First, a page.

ANCHORAGE (AP) -- The Anchorage Center for Families has temporarily shut down most of its operations for three weeks while officials with the child abuse prevention agency try to unravel a financial tangle that's left the agency running in the red.
Center officials say they discovered within the past month that expansions at the center last year apparently outpaced the center's roughly $3.9 million budget.
The cash flow crisis triggered this week's decision to shut down while the board of directors takes stock of finances and gets the center back on track, said Kristi Holta, center spokeswoman.
''At this point we don't expect any intentional mismanagement, but we haven't ruled anything out,'' Holta said. ''It's probably going to take us a while to get to the bottom of this.''
Founded in 1972, the center serves more than 5,000 clients a year. Its programs include a preschool for severely emotionally and mentally disturbed children and the Intermission Crisis Nursery, a refuge for children whose parents are afraid they'll become abusive. Staffers also provide family counseling on a sliding scale.
The state provides most of the funding for the center, with additional money from grants, United Way and internal fund raising. An average of 10 to 15 children a day attend the nursery at the center's main offices near East High School and also in Mountain View. About 28 kids a day attend the preschool program in Mountain View.
The center last year added the Mountain View crisis nursery and moved several programs to new locations to accommodate staff increases.
''The need is so big and the demand for organizations like the Center for Families to increase services is ongoing,'' said Dennis McMillian, president of United Way of Anchorage.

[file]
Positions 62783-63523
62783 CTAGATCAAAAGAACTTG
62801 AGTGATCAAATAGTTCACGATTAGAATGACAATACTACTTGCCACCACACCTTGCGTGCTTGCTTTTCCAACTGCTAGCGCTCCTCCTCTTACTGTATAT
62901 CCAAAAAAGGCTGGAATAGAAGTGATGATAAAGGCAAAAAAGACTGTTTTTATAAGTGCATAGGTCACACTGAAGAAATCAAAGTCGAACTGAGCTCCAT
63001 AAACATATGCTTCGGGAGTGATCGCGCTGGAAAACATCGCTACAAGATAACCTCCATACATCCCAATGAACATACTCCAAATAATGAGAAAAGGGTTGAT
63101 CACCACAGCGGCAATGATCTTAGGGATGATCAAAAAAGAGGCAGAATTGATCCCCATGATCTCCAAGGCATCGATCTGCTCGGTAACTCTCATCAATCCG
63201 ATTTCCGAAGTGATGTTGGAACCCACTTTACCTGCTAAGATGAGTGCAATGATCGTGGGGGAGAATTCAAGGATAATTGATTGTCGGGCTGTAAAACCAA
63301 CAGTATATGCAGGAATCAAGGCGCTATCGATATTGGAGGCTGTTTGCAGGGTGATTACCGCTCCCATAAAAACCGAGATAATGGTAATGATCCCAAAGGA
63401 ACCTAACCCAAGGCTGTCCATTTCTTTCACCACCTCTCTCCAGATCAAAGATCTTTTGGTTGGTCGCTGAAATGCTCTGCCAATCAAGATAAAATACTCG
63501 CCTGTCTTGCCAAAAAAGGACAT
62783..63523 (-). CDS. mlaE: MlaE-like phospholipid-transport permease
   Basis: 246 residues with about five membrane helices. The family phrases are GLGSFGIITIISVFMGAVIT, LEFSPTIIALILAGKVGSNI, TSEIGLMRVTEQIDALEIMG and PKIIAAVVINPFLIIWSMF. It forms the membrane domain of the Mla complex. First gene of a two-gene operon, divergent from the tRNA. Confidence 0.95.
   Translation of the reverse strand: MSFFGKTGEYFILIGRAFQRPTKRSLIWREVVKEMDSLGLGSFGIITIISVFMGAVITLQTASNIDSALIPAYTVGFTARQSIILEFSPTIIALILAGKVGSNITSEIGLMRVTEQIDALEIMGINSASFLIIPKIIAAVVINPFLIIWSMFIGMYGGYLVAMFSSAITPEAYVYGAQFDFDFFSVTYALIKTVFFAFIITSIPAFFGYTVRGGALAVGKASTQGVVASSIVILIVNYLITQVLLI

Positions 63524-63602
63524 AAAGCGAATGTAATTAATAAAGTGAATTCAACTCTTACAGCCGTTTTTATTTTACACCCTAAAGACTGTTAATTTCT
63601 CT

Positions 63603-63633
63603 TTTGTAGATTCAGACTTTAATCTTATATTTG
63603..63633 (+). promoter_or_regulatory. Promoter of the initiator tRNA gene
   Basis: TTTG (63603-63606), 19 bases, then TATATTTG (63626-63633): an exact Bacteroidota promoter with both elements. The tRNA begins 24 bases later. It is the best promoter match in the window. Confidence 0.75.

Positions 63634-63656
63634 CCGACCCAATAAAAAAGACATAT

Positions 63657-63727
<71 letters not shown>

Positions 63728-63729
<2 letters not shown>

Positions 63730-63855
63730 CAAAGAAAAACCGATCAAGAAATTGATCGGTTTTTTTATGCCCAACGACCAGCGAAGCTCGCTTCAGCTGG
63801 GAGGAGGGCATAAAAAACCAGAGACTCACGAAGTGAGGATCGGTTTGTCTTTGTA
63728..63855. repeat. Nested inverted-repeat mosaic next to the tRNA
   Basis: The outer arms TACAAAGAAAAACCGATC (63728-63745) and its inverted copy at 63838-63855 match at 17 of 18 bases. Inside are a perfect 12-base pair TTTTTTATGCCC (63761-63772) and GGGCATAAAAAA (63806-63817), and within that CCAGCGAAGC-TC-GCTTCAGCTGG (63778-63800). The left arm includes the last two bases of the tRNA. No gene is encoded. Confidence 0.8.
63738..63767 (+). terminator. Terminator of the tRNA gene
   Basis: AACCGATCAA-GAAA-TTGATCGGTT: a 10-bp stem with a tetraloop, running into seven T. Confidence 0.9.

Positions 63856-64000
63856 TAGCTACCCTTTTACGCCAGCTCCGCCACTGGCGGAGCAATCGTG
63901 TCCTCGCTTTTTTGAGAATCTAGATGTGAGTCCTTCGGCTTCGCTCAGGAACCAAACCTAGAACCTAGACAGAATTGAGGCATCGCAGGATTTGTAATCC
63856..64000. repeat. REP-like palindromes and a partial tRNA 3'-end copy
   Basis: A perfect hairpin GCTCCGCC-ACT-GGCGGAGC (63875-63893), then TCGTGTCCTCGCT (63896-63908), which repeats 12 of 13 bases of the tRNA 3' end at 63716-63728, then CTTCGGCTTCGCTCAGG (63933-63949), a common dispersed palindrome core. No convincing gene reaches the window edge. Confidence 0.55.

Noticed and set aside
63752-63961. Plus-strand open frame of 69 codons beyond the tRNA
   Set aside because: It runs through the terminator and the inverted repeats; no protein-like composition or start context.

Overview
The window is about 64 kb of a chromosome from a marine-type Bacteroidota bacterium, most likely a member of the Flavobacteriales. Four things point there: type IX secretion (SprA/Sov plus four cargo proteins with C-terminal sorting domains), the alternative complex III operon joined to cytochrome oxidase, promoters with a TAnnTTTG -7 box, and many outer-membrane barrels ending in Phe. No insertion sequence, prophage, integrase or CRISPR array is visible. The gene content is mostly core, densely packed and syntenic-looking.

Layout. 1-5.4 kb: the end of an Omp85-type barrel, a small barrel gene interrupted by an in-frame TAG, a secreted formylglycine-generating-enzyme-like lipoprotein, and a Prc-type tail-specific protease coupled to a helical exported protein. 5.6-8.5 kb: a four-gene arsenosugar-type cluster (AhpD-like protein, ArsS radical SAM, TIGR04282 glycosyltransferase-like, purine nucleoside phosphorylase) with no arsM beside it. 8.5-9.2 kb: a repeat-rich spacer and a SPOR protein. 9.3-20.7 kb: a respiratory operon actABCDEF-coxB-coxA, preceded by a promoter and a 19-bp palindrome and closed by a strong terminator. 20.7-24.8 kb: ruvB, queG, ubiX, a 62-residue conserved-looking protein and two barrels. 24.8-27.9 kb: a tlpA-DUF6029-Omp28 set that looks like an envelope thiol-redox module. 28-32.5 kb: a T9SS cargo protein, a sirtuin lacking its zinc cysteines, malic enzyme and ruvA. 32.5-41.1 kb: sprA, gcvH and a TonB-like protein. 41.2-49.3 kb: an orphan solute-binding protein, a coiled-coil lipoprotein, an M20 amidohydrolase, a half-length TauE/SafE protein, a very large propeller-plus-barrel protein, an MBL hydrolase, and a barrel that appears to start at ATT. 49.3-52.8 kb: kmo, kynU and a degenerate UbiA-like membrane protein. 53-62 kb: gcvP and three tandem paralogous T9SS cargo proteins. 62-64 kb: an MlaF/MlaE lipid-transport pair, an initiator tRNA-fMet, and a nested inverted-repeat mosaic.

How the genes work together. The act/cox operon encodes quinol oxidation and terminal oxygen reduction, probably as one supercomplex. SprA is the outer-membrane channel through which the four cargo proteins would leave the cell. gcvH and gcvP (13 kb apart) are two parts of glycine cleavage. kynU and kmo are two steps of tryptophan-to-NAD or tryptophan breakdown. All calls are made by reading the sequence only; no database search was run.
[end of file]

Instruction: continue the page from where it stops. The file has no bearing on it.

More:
Center officials say they still have no idea what caused the financial tailspin. The board last month brought in a financial adviser to sort through last year's records.
''We're all devastated by this,'' said Christine Levy, who has served on the center's board for five years. ''We certainly didn't think that it would come to this.''
The center employs about 100 full- and part-time staffers. Many will go on three weeks of unpaid leave on Friday when the closures take effect, Holta said.
The center board unanimously decided to shut down some programs in an emergency session Sunday. The decision was shared with stunned staffers at their regular meeting Wednesday morning.
Not all programs will close Friday, according to Holta. The center plans to run scaled-back versions of services not provided by anyone else in the community, including the nursery and preschool. The center's 24-hour crisis hot line also remains open.
The state Division of Family and Youth Services, which pays for 20 beds in the two nurseries, may launch its own investigation.
The sudden closure is very strange, said Theresa Tanoury, DFYS director.
''It is rare and it is puzzling. Hopefully we'll find out what happened,'' Tanoury said.
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